On the flip side, the scientists in the earlier films go out of their way to bring an alien life form back to earth, even after they determine it to be a dangerous organism. Either these scientists are deluded into thinking they can domesticate this alien, or they are incredibly evil.
The worst are the know-it-all scientists. These people seem to know everything about everything. In my experience, specialists are just that, specialists. They study one particular aspect of their field, and don’t really worry about science that is outside that field.
An example of a scientific specialist is Dr. Martin Poliakoff of the University of Nottingham. He appears on YouTube in the Periodic Table of Videos, and has remarked several times that he isn’t as versed in every chemistry related subject, like organic chemistry, because his field of study is fundamental chemistry, particularly supercritical fluids. When the subject goes into an area outside his expertise, he often refers Brady, the photojournalist behind the videos, to another member of the staff who specializes in that particular kind of chemistry. This doesn’t mean that Dr. Poliakoff isn’t a very smart person or that he doesn’t understand chemistry very well (quite the contrary). It means that he understands his primary specialty better. It also means that Dr. Ploiakoff wouldn’t be my first choice for an in-depth discussion on string theory, but I would love to take a chemistry class from him.
In most movies, there is always one guy that knows everything about everything from biology, medicine, physics, chemistry, every language ever spoken, and how to pilot alien spacecraft he has never seen before. There is also at least one person that can easily learn any alien language no matter what the circumstances. There are many smart people out there, but I have yet to meet a person that was so smart that they knew everything about everything. Most scientists know a lot about very little, and then there are people like me, who know a little about a lot.
Space junk just floats around
Movies: Star Wars, Star Trek, Starship Troopers, others
When the fleet was destroyed over Vulcan in the latest Star Trek reboot, and when Alderaan was destroyed in Star Wars the remains just floated around, posing little or no real threat to anyone. In reality space junk is a very real, and very dangerous problem. Space junk doesn’t just float around harmlessly through the void. It moves very fast. In most cases, the debris can move 17,500 mph. That is faster than a bullet. Spacecraft travels at similar speeds. That means that if a spacecraft hits a piece of space junk moving in the opposite direction the impact speed could be in excess of 35,000 mph! At those speeds, the impact would be catastrophic, even an object as small as a simple fastener could punch through the bulkhead of a spacecraft, and obliterate anyone or anything in its path.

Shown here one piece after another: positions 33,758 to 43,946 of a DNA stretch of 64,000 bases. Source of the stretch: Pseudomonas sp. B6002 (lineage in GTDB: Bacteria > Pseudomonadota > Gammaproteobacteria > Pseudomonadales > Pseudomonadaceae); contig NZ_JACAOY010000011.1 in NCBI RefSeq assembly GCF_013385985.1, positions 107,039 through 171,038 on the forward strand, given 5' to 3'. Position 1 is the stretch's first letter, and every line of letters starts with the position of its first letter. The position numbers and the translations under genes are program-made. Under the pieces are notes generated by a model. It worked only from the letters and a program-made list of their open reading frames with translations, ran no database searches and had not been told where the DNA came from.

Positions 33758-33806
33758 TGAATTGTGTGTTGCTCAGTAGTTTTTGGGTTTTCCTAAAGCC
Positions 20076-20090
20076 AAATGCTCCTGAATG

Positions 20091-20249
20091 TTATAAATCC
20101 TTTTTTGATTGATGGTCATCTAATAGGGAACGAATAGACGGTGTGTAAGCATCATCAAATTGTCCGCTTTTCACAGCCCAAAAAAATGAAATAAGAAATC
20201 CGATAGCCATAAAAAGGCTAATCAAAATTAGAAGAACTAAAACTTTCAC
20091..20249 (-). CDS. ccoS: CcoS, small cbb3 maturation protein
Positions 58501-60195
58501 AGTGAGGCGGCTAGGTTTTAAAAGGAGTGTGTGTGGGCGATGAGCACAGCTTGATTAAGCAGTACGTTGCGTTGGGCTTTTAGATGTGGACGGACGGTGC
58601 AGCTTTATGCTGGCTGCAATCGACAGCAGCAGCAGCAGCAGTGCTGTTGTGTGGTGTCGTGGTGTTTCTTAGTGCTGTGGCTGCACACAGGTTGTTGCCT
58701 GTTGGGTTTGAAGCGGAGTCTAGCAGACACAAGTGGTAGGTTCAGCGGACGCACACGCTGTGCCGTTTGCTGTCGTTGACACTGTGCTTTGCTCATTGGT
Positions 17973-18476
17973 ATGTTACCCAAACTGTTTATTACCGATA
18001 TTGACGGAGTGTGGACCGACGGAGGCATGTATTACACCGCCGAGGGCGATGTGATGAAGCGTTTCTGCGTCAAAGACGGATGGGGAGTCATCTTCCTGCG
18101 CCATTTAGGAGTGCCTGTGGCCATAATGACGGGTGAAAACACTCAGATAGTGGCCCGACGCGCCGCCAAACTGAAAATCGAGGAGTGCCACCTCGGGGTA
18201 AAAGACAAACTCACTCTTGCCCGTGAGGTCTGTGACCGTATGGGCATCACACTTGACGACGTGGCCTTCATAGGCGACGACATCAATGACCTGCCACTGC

In reality, the Death Star would sustain crippling damage from the destruction of Alderaan, and the Millennium Falcon would be destroyed when it encountered the debris field. The same thing would happen to the USS Enterprise when it dropped out of warp over Vulcan. The Romulans wouldn’t have had to fire one torpedo to destroy the Enterprise. It would already be pulverized by the remnants of the fleet.
I doubt that TV, movies, or books will ever be able to tell stories that more closely resemble reality, because the simple fact is that reality isn’t nearly as exciting as fiction. It’s our own fault things are this way. I don’t watch NASA TV because it’s about as exciting as watching grass grow. Perhaps if we get Michael Bay to take over NASA we could have the excitement of watching a rocket lift off, with the added bonus of several car chases, lots of explosions, and a scantily clad Megan Fox trying to defuse a bomb that threatens to spray confetti over the audience when the countdown clock reaches zero.